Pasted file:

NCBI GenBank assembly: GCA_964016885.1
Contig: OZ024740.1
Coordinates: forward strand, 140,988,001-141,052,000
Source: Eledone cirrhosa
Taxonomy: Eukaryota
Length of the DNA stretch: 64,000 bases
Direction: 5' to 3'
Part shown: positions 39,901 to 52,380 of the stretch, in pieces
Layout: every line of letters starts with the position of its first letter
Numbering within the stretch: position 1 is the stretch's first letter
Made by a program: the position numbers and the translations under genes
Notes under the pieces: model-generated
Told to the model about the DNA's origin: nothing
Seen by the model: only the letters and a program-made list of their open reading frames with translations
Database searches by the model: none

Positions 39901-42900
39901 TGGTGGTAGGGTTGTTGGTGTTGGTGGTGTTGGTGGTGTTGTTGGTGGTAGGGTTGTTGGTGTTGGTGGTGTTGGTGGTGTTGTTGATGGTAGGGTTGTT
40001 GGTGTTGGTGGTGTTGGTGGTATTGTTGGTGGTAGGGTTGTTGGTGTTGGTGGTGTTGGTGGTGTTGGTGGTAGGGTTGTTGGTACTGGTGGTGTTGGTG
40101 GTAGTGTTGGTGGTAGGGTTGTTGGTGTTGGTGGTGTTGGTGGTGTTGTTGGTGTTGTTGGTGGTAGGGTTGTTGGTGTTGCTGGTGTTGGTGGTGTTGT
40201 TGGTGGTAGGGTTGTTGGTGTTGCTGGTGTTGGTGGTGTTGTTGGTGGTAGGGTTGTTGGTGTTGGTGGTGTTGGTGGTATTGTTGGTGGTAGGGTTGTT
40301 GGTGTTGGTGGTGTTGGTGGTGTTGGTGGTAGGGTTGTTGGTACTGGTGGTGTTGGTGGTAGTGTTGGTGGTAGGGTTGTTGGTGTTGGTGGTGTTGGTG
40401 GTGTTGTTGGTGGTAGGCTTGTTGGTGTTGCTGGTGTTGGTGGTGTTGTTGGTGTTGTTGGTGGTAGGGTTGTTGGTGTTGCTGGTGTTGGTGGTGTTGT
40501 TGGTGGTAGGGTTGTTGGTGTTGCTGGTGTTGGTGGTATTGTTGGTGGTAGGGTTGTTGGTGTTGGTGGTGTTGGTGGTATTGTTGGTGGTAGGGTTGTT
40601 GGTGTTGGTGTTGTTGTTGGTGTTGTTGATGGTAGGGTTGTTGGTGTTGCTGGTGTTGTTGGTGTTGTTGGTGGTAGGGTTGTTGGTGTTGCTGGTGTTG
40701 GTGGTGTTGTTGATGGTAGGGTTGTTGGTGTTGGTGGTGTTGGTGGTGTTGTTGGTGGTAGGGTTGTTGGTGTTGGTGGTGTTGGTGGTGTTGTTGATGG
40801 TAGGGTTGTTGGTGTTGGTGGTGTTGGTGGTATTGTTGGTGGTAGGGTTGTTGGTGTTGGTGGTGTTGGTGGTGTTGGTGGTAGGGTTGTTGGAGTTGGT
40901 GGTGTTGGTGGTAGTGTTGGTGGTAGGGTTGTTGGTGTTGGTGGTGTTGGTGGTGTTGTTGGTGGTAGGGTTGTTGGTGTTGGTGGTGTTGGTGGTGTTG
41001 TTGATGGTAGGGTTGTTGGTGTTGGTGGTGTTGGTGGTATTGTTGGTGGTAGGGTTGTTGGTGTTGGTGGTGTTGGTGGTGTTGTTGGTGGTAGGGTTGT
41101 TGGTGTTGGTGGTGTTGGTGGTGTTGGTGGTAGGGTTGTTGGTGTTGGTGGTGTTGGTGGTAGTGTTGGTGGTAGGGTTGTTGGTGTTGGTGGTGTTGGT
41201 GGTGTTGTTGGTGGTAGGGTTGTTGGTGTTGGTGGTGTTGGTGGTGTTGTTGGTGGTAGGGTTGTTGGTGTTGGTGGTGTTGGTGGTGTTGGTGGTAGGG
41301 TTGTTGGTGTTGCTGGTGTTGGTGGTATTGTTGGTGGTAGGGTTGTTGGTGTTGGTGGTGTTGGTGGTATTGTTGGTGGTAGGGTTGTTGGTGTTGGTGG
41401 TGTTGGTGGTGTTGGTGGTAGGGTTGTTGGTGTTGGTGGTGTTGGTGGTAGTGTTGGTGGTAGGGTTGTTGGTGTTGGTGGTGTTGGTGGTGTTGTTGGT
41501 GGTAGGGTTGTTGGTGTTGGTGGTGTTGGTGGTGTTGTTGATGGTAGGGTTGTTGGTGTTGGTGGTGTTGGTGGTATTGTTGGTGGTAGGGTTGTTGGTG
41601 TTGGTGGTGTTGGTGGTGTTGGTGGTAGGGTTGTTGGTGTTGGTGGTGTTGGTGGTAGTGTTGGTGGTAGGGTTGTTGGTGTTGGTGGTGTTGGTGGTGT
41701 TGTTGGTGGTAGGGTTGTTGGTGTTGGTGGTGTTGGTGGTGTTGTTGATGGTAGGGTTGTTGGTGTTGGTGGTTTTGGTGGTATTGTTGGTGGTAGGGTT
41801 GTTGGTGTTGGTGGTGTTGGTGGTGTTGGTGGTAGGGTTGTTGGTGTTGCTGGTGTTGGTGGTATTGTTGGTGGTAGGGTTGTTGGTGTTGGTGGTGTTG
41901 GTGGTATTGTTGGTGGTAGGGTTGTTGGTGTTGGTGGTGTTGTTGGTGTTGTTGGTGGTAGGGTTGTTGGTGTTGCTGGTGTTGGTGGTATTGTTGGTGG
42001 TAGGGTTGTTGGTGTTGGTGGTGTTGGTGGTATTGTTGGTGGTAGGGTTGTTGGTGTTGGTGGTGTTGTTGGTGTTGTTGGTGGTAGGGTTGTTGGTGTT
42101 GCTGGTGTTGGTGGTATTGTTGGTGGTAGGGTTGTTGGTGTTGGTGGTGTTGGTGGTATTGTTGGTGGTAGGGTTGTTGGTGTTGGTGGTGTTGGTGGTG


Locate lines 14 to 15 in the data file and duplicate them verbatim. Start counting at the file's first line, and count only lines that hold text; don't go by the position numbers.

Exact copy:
Seen by the model: only the letters and a program-made list of their open reading frames with translations
Database searches by the model: none